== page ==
More Delicious Austen - Impressions and Expressions of Ijon — LiveJournal
More Delicious Austen|
|Date:||November 11th, 2004 12:27 pm (UTC)|| |
Re: My answer, part II
I think there's still here something to nitpick about :)
Let's look at the classic Austen-type female. She's looking for a husband and spends most of her time making sure she's not only attractive, but up-to-the-second in all the current fashion. When she goes to a ball, she pagents back and forth in front of the men in hopes one of them asks her to dance. She lives her life with one intention - making herself the most attractive to male suitors.
What Austen said in that excerpt (in my opinion, of course), is that much of this effort is wasted on the men. They can see she's pretty and attractive, but they don't care if the dress she is wearing is the latest in french fashion, streight from Paris, or one of her grandma's old dresses, that happens to fit her. They care if she looks nice, but they don't care about the fashion behind it.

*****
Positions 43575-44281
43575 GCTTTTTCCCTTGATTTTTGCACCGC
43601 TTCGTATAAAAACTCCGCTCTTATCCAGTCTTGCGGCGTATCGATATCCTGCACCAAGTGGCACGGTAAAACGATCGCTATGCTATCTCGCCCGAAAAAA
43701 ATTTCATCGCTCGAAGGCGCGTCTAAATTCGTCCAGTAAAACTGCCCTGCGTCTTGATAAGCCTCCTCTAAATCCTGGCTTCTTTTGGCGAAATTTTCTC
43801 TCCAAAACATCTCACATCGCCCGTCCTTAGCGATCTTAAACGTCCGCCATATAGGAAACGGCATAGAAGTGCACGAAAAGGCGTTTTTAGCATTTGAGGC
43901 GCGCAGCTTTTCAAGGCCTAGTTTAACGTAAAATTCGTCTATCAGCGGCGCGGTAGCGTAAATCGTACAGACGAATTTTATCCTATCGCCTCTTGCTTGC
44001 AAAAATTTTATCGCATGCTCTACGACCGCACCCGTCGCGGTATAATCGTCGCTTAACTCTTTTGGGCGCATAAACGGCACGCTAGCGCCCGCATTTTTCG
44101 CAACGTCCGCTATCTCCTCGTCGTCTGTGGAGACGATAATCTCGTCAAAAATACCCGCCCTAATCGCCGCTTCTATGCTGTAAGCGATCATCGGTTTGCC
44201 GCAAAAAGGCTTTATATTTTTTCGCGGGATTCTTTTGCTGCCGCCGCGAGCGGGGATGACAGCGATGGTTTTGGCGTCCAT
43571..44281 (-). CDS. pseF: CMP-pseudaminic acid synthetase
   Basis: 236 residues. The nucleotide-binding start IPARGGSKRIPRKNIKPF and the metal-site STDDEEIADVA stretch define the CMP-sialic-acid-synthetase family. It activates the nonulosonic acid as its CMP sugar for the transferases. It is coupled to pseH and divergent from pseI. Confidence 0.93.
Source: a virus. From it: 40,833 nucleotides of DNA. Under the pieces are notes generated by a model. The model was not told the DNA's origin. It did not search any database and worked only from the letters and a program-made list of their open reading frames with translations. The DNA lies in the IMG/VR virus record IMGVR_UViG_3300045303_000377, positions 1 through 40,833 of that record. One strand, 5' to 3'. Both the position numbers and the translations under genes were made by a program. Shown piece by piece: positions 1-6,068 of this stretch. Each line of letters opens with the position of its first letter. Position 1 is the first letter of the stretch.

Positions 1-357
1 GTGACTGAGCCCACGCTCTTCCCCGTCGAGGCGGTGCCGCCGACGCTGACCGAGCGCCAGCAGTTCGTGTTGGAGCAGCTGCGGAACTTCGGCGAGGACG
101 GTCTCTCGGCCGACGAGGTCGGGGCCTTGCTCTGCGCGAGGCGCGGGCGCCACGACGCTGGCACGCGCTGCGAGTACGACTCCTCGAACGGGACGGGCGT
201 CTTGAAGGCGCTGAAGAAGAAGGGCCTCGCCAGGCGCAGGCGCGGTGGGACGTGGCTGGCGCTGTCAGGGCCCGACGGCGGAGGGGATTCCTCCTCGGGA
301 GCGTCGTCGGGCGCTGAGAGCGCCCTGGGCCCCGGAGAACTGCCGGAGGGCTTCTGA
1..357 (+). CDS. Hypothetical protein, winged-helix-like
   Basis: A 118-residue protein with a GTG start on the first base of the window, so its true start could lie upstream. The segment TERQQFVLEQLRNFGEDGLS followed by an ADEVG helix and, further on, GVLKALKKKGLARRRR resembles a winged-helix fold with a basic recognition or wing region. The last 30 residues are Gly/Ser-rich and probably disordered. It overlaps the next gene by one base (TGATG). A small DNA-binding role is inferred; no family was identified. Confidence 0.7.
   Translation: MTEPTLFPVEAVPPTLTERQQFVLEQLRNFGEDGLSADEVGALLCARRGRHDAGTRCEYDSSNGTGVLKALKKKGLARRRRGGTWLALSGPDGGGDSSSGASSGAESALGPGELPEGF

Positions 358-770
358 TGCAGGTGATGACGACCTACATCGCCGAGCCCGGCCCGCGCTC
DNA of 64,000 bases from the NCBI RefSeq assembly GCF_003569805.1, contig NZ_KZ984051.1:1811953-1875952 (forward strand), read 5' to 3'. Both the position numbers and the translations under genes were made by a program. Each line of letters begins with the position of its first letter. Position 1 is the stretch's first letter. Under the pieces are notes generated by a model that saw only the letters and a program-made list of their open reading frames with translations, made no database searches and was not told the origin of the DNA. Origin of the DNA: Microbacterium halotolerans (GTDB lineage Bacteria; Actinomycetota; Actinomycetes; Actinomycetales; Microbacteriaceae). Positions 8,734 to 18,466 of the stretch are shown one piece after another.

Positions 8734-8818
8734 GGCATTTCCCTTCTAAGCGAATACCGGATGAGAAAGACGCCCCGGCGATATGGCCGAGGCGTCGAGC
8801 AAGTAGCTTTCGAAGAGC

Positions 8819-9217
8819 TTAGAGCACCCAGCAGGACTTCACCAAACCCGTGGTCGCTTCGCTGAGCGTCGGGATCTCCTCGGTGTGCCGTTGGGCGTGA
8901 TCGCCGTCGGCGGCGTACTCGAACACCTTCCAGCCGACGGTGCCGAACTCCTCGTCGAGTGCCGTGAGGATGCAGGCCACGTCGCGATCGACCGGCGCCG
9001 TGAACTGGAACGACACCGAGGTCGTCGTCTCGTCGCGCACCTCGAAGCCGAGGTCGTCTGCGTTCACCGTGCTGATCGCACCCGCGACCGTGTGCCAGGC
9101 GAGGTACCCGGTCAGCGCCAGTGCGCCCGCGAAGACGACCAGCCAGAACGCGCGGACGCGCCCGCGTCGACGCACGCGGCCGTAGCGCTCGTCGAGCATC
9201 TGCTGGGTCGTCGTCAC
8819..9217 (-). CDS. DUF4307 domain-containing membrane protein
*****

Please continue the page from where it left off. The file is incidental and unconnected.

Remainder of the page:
So Austen asks "Why then do women put all that effort into being so concurrent?" And there's the rub. There could be several reasons. One is that they really don't know that men couldn't care less. That's what I think Austen thinks, but I also think that's not true. Another reason could be that they do it to be more 'correct' than the other women in her group, fighting over the same pool of available men, and thus somehow surpass them and beat them to submission. I think that is much more plausible.
The women you talk about, I think you'd agree, do it for neither of these reasons. Today's gal knows that she has to be pretty for her own sake before she can do anything about finding men. So she dresses nice and puts on makeup even if she isn't looking for anyone, for her own sake - and thus she also loses interest in the ever-changning fashion industry. I think those two are linked - if you're doing it for the wrong reasons, you'll fall into the fashion trap.
Austen saw that it was a trap and the excerpt is a warning - beware! A trap! All the excerpt says is just a 'beware' - check what your motives are. If you're doing it for the men, you can stop. They won't notice. The line you quoted says something more, though. Not only why you shouldn't do it, but also why you should - for yourself. If you do it for yourself, be ready for no one else but yourself to appreciate it, but at least you'll be doing it for the right reason.